Attitudes Toward Delivering Business Value

Traditional software development projects are executed in a value-neutral setting in which:

  • Every requirement is treated as equally important
  • The delivery of technical components is seen as of equal importance to the delivery of usable systems
  • "Earned value" systems track project cost and schedule, not stakeholder or business value
  • A "separation of concerns" is practiced, in which the responsibility of the development team is confined to turning software requirements into verified code rather than delivering business value
  • The actual desired outcomes of the project are ignored in favor of implementing the largest number of requirements possible

No wonder so many projects fail to deliver the desired business results! Unfortunately this includes many iterative software development projects where the developers iteratively implement the requirements rather than delivering business value. Any management system that rewards things that are easily measured (like implementing requirements) without a clear and direct tie to business value delivered is headed down the wrong path.

Delivering value is not the same as delivering code: it is easy to deliver a lot of code without delivering much business value. The code delivered and tested must do something useful for the business. This is not the same as delivering what the business asks for - much of what is asked for is never used and delivers no business value. We clearly need a means for finding and implementing the requirements with the highest business value first, and separating wishes from real needs.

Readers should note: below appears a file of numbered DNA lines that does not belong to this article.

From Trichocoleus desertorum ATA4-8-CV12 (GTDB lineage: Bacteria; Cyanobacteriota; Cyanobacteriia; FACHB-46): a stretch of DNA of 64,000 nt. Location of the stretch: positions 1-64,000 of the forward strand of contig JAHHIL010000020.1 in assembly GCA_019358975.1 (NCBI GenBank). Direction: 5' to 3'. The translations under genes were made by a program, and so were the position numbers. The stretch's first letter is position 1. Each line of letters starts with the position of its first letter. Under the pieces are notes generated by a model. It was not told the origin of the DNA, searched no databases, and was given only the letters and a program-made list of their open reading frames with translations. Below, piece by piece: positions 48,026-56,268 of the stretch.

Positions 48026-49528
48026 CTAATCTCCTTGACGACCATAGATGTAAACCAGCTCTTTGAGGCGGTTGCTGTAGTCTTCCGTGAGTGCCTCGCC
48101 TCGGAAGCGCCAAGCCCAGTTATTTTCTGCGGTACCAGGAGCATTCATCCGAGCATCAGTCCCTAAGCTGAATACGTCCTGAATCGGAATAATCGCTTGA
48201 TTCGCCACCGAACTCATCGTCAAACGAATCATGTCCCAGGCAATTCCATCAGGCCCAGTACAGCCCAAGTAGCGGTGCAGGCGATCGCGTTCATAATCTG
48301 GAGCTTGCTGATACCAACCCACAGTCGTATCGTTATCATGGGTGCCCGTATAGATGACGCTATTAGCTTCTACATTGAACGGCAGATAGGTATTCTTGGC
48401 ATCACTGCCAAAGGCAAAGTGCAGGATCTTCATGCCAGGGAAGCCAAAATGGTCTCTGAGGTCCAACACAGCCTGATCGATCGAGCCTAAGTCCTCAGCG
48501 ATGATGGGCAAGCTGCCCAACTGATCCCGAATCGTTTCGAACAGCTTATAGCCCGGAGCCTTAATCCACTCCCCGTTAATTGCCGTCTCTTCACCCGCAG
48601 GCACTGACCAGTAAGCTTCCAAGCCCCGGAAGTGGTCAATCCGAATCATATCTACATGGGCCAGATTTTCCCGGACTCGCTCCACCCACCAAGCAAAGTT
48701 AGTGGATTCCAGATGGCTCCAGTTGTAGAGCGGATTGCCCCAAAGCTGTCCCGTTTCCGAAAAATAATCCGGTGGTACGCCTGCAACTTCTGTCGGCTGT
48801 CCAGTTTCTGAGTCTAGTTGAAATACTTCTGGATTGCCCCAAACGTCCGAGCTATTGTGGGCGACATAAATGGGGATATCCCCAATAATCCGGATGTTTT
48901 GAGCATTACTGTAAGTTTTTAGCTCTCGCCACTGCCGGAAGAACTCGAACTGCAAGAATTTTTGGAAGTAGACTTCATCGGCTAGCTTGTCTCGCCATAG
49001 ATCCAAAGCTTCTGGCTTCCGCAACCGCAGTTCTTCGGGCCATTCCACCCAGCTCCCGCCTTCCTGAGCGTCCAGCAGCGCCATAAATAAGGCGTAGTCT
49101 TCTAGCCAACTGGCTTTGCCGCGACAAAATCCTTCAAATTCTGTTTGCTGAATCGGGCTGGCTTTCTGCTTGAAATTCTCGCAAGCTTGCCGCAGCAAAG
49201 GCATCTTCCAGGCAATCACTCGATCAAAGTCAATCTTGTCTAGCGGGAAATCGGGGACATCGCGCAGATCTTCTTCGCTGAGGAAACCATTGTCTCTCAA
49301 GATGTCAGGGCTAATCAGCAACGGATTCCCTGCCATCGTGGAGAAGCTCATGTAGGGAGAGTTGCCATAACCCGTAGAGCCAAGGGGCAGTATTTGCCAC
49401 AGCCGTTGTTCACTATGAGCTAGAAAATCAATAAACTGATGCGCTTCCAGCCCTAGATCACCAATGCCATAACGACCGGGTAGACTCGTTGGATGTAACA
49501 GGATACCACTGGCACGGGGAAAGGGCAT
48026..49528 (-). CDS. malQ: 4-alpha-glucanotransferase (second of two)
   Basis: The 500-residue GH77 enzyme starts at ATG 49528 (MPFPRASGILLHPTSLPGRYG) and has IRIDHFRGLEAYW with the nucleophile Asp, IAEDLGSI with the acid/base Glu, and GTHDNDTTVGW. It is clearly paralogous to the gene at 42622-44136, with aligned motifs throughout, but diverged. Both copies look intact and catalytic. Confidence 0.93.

The key to understanding the business value derived is to map requirements back to the desired outcomes for the project: a requirement not related to a desired outcome is clearly not important to the business. The connection to iteration planning is that early iterations should implement requirements related to more important desired outcomes, with one clarification: technical risk cannot be ignored. This apparent conflict can be resolved by recognizing that desired business outcomes require that technical risks are resolved early because a technically infeasible solution is incapable of delivering any desired outcomes.

As a result, planning iterations entails choosing the right set of risks and requirements for each iteration to ensure that the iteration’s results make measurable progress toward the delivery of the desired business outcomes. As progress is demonstrated, as everyone can see that key technical issues are being resolved, and as the achievement of desired outcomes becomes increasingly apparent, confidence in success increases.

  1. Tom Morgan | September 27, 2010 at 3:41 pm Reply


    Desired outcomes is not about functionality, they are about delivered results. But the requirements for a system *are* about functionality. I like the approach Kurt mentions because it makes the desired outcomes concrete in the planning perspectives by mapping the requirements to them. The added benefit is that this, in turn, maps the desired outcomes to iterations. Nice!

  2. Janice James | September 22, 2010 at 10:14 am Reply


    A better question yet is “Have your customers indicated that they need that functionality?”

  3. Robin Goldsmith | September 21, 2010 at 7:00 am Reply


    The key is to realize that Value comes from meeting REAL business requirements deliverable _whats_, which need to be discovered, not dictated. Instead people focus on features requirements of the product, system, or software _how_ they presume they need. However, the product/system/software provides Value if and only if it satisfies the REAL business requirements, which often doesn’t happen because the REAL business requirements haven’t been defined adequately, generally because people think the roduct/system/software requirements are _the_ requirements. Simply tying product features back to desired benefits leaves too many gaps and oversights.

  4. Philippe Back | September 9, 2010 at 4:29 pm Reply


    Very true indeed.

    I like to ask the following question quite often:

    “How is the customer better off with that?”